As Autism Awareness Month is a few days away, creating an awareness and understanding of autism as the incidence continues to increase. Also important for those of us working with students with ASD is understanding and using evidence based practices (EBP) interventions. The National Professional Development Center on Autism provides a list of 24 EBP for children and youth with autism, with visual supports being one of them.
Visual supports, as defined by the National Professional Development Center on Autism, as ” any tool presented visually that supports an individual as he or she moves through the day. Visual supports might include, but are not limited to, pictures, written words, objects within the environment, arrangement of the environment or visual boundaries, schedules, maps, labels, organization systems, timelines, and scripts. They are used across settings to support individuals with ASD (National Research Council, 2001).”
Visual supports can be low tech paper schedules to schedules created on electronic devices providing photos, text and/or audio output. A combination of visual schedules is typically needed such as display of a hard copy classroom schedule in class, individual schedules or direction for individual students to using mobile electronic devices offering pictures, text and audio.
Here are a few of the many visual schedule apps available for mobile devices:
First Then Visual Schedule -iOS app by Good Karma provides customizable schedules that can be presented with a single picture, a first/then presentation or a list mode. It provides stock pictures and sound as well as the ability to record your own audio recording and import your own pictures and text. Numerous schedules can be created and edited according to your students need. Check off tool available when task is completed. Available for iOS and Android devices. 9.99.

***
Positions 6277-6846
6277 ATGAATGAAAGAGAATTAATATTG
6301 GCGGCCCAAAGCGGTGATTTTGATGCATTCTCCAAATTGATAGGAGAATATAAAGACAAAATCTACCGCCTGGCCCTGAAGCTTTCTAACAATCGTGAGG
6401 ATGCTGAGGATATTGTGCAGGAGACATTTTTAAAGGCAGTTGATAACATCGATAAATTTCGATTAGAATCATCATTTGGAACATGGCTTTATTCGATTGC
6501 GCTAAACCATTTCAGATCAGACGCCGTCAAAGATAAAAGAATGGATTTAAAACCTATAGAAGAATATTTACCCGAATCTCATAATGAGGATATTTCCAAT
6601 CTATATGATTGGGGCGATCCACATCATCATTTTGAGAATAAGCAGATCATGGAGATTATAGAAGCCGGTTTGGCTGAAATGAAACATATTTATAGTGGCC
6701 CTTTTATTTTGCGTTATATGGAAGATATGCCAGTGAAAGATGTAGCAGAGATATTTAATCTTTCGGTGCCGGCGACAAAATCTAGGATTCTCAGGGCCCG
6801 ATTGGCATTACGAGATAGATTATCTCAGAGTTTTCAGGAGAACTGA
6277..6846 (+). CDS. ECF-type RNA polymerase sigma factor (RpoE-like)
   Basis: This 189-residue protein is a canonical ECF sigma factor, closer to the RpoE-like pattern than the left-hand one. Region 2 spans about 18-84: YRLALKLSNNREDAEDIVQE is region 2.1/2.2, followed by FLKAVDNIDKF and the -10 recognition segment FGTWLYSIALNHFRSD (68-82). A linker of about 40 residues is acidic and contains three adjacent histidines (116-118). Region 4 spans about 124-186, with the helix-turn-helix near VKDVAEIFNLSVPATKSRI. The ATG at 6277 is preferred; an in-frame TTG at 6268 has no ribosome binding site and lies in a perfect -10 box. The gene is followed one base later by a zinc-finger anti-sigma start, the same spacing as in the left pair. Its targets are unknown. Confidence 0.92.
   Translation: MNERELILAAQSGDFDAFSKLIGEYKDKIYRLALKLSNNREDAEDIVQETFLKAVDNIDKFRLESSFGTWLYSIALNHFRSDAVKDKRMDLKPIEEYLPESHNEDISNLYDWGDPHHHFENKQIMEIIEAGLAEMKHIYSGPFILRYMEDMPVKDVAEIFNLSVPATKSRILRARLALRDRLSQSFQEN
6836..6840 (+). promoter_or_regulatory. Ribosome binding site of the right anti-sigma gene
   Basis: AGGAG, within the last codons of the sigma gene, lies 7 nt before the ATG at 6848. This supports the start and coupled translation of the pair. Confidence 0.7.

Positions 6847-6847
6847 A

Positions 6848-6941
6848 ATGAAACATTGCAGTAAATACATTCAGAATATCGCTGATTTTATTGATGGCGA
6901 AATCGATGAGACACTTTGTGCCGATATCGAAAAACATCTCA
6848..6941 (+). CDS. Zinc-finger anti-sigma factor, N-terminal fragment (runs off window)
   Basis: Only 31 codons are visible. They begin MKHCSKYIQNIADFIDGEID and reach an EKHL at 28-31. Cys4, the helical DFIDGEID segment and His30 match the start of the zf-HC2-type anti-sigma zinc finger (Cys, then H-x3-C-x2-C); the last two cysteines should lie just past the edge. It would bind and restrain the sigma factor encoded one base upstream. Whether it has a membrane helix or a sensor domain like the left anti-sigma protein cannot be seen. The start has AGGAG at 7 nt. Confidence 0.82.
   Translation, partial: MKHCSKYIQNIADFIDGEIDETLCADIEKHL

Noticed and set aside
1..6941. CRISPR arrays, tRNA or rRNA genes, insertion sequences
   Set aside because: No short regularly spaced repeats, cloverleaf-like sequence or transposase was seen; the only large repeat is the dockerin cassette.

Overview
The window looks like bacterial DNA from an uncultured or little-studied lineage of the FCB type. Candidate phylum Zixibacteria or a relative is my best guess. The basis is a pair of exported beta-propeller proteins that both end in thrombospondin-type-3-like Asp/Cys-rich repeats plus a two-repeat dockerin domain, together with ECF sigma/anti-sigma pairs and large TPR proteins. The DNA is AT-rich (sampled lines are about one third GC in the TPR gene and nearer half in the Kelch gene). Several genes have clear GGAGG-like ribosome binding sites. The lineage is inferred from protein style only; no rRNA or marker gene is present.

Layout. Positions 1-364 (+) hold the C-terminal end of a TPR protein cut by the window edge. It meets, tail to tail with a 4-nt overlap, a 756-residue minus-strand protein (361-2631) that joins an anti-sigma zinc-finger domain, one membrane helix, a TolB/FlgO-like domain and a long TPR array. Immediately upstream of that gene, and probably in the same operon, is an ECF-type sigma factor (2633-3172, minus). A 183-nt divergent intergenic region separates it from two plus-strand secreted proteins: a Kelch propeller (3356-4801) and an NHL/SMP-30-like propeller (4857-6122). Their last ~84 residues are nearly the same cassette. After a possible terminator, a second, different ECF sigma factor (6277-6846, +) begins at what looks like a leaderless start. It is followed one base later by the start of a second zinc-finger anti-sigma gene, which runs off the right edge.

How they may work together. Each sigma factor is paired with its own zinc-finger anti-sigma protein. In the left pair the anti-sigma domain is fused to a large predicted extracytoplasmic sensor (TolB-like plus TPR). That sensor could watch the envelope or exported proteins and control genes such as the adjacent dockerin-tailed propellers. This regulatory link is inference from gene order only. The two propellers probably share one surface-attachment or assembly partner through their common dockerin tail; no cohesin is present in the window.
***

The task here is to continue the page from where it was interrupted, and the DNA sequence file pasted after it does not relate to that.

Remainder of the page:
iSee-quence app – a simpler visual schedule app providing customizable daily sequence events or a special event with personalized images, text and audio. Stock pictures also provided. One page presented at a time. Editing capabilities including hiding a page, moving a page provided. Option to add several users. Available for iPhone/iPad. 4.99.
What Now? is a visual schedule app that is text-based. Suited to individuals with the ability to read and write and follow time, What Now? provides a schedule list task or event and time. Start time and end time is entered to structure how long a task is scheduled for. Templates are available to customize. Available for iPhone/iPad. Free.
Routinely app – provides visual schedule tools to create scheduled events with the option of a count down timer within any task and choosing from up to four tasks. Provides stock images and importing your own for customization. Available for iPhone/iPad. 4.99.
My Timetable app – provides a text-based visual schedule with task or event and scheduled time visible. Option to color code scheduled tasks for easy identification. Suited to individuals with reading and awareness of digital time. iPhone/iPad. .99.
iPrompts XL – provides a visual schedule specifically for the iPad. Features include picture schedules, ability to import your own photos or use the image library, a countdown timer and choice prompts. 39.99 Also available for iPod/iPhone and Android 9.99.
The National Professional Development Center for Autism also offers information regarding their best practices research on visual supports. The research briefs on visual supports are available:
- Evidence Based for Visual Supports PDF
- Step for Implementation: Visual Schedule
- Implementation Checklist for Visual Schedules
National Professional Development Center on Autism, (nd). Evidence Based Practices: Visual Supports. Retrieved on March 28, 2013 from http://autismpdc.fpg.unc.edu/content/visual-supports .
What is your favorite visual schedule?
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